2 free climbers reach peak of Yosemite’s El Capitan in historic challenge
Two American world-class rock climbers have become the first to free-climb the 3,000-foot Dawn Wall of El Capitan in Yosemite National Park.
Tommy Caldwell, a 36-year-old from Colorado, and Kevin Jorgeson, 30, from Santa Rosa, reached the summit of the Sierra Nevada monolith to the cheers of relatives and friends assembled at the peak of the rock to watch their historic climb that finished just after 6:00 p.m. EST.
The challenge to scale the zenith first began on December 27. Inch by inch, they ascended the vertical slope of El Capitan. The duo camped in tents suspended from the rock with provisions brought to them on ropes. The men – who climbed in the late afternoon and at night to avoid the slippery surface of the rock in warm weather – used headlamps to illuminate their path. They were under the constant watch of reporters who hoped to capture their endeavors for a documentary.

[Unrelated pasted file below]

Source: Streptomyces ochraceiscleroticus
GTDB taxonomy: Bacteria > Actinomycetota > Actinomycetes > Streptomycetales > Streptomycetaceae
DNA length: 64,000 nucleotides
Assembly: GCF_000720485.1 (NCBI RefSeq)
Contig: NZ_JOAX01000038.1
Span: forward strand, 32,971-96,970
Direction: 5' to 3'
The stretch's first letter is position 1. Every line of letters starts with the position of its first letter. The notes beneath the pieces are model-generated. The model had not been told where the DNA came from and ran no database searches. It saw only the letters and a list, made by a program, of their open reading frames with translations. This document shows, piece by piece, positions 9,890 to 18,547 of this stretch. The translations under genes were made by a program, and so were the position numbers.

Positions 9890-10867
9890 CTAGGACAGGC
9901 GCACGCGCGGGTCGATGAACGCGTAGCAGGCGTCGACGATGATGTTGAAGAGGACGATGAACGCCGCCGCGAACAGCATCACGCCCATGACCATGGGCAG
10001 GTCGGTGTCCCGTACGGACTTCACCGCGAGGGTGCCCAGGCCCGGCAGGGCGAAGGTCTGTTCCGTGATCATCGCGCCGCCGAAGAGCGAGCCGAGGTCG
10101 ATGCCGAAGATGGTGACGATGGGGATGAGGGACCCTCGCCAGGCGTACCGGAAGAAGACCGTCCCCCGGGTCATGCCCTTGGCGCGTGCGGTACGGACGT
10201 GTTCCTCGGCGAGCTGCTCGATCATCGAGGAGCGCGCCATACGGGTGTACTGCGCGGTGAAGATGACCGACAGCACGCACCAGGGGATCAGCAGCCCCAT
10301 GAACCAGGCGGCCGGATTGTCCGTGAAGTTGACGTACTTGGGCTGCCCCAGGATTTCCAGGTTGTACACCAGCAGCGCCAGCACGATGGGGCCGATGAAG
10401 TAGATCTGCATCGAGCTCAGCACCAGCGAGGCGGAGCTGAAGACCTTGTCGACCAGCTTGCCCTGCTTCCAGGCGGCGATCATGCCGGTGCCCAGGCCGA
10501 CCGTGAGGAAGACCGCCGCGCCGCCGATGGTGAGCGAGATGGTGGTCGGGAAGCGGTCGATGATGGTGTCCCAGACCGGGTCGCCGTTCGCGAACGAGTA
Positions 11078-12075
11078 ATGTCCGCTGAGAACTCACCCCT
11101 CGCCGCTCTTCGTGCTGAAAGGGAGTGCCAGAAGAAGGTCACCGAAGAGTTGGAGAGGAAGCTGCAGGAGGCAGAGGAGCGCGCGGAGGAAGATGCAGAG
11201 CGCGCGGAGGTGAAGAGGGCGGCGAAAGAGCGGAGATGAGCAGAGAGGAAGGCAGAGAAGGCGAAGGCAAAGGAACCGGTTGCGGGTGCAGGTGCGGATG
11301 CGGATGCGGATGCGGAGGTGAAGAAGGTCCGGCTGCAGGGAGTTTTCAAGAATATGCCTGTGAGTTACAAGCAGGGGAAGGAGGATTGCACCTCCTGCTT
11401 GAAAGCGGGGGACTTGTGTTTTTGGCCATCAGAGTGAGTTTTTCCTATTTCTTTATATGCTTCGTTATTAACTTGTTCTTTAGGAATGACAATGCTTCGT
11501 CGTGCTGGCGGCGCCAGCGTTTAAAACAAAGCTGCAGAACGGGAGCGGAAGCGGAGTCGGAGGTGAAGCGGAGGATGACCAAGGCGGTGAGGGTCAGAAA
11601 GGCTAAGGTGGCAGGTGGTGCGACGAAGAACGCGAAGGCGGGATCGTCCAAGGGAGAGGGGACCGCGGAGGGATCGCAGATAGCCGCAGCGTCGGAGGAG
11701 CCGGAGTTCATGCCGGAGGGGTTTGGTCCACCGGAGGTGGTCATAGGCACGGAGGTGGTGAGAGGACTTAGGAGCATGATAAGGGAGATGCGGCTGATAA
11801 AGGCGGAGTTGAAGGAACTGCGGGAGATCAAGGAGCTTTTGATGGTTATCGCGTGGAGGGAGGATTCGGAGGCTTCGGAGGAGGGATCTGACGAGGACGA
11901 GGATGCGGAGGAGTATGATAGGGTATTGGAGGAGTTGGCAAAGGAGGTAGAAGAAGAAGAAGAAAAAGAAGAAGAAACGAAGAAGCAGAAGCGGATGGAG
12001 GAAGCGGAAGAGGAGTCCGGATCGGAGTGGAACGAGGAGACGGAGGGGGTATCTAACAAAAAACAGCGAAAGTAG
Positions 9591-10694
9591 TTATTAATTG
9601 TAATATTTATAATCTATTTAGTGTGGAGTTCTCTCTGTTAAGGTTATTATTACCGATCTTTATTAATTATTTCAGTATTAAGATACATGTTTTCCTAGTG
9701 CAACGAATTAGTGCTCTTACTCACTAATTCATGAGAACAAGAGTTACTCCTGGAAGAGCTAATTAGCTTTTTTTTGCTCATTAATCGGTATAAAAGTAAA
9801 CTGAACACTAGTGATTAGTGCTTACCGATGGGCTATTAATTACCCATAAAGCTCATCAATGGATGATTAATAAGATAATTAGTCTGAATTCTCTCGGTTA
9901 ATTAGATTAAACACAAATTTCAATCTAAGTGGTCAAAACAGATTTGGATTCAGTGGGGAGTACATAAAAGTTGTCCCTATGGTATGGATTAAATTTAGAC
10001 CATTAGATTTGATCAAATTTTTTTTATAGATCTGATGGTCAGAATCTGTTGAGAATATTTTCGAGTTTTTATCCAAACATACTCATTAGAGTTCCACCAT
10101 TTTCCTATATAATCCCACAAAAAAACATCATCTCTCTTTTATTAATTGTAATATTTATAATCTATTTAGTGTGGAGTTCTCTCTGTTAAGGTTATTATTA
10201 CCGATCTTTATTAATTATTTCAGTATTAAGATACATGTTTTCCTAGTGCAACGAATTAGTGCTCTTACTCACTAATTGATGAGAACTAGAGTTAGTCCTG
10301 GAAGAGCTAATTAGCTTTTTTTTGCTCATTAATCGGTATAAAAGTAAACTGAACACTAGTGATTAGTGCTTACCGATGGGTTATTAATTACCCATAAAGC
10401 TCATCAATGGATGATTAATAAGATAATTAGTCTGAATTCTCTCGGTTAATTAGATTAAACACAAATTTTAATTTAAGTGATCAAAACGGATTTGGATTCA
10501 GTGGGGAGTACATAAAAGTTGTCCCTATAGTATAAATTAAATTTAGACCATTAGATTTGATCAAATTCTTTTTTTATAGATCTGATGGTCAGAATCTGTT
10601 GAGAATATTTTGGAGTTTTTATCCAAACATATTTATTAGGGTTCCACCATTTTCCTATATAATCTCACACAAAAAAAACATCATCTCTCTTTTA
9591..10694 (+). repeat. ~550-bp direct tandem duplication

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Free climbing – using one's hands and feet to ascend a rock's natural features – is considered to be one of world's most dangerous sports. Employing ropes and other gear is only allowed to stop a fall.
The two adventurers are scheduled to address the press in the valley on Thursday morning. For now, the duo has asked for privacy to celebrate in style.
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